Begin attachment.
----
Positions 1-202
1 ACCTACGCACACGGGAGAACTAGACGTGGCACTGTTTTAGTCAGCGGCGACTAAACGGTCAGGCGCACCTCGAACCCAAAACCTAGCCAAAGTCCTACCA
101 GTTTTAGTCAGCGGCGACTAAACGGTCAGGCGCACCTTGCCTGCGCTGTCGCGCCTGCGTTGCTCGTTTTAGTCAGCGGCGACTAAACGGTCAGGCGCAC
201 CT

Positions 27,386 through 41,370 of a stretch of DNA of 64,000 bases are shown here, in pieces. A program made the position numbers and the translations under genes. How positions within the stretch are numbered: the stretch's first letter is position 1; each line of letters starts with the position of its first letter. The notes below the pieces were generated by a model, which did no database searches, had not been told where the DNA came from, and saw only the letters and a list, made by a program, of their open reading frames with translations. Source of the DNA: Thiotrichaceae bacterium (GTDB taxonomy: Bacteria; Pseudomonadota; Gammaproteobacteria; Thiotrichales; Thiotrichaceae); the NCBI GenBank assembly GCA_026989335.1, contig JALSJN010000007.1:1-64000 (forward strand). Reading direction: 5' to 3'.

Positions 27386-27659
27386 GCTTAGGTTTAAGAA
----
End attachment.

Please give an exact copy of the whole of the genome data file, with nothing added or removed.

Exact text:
Positions 1-202
1 ACCTACGCACACGGGAGAACTAGACGTGGCACTGTTTTAGTCAGCGGCGACTAAACGGTCAGGCGCACCTCGAACCCAAAACCTAGCCAAAGTCCTACCA
101 GTTTTAGTCAGCGGCGACTAAACGGTCAGGCGCACCTTGCCTGCGCTGTCGCGCCTGCGTTGCTCGTTTTAGTCAGCGGCGACTAAACGGTCAGGCGCAC
201 CT

Positions 27,386 through 41,370 of a stretch of DNA of 64,000 bases are shown here, in pieces. A program made the position numbers and the translations under genes. How positions within the stretch are numbered: the stretch's first letter is position 1; each line of letters starts with the position of its first letter. The notes below the pieces were generated by a model, which did no database searches, had not been told where the DNA came from, and saw only the letters and a list, made by a program, of their open reading frames with translations. Source of the DNA: Thiotrichaceae bacterium (GTDB taxonomy: Bacteria; Pseudomonadota; Gammaproteobacteria; Thiotrichales; Thiotrichaceae); the NCBI GenBank assembly GCA_026989335.1, contig JALSJN010000007.1:1-64000 (forward strand). Reading direction: 5' to 3'.

Positions 27386-27659
27386 GCTTAGGTTTAAGAA